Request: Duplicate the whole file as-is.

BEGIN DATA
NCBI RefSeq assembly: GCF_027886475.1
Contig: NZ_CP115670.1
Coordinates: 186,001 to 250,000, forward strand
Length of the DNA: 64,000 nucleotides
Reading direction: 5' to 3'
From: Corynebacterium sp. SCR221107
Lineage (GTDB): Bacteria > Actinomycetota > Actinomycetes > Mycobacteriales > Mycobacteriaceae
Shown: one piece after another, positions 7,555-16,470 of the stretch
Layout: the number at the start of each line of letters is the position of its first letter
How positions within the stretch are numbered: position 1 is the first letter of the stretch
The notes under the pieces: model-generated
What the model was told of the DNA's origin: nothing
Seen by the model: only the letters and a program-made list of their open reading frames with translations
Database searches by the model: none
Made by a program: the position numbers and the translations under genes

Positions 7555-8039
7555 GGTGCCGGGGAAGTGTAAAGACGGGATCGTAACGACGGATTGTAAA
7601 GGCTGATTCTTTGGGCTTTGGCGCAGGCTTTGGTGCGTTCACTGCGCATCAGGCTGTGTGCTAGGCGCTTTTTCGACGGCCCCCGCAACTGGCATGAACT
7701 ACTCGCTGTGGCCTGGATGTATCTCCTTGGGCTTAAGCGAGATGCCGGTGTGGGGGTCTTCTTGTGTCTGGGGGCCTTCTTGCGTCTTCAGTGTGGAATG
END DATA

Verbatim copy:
NCBI RefSeq assembly: GCF_027886475.1
Contig: NZ_CP115670.1
Coordinates: 186,001 to 250,000, forward strand
Length of the DNA: 64,000 nucleotides
Reading direction: 5' to 3'
From: Corynebacterium sp. SCR221107
Lineage (GTDB): Bacteria > Actinomycetota > Actinomycetes > Mycobacteriales > Mycobacteriaceae
Shown: one piece after another, positions 7,555-16,470 of the stretch
Layout: the number at the start of each line of letters is the position of its first letter
How positions within the stretch are numbered: position 1 is the first letter of the stretch
The notes under the pieces: model-generated
What the model was told of the DNA's origin: nothing
Seen by the model: only the letters and a program-made list of their open reading frames with translations
Database searches by the model: none
Made by a program: the position numbers and the translations under genes

Positions 7555-8039
7555 GGTGCCGGGGAAGTGTAAAGACGGGATCGTAACGACGGATTGTAAA
7601 GGCTGATTCTTTGGGCTTTGGCGCAGGCTTTGGTGCGTTCACTGCGCATCAGGCTGTGTGCTAGGCGCTTTTTCGACGGCCCCCGCAACTGGCATGAACT
7701 ACTCGCTGTGGCCTGGATGTATCTCCTTGGGCTTAAGCGAGATGCCGGTGTGGGGGTCTTCTTGTGTCTGGGGGCCTTCTTGCGTCTTCAGTGTGGAATG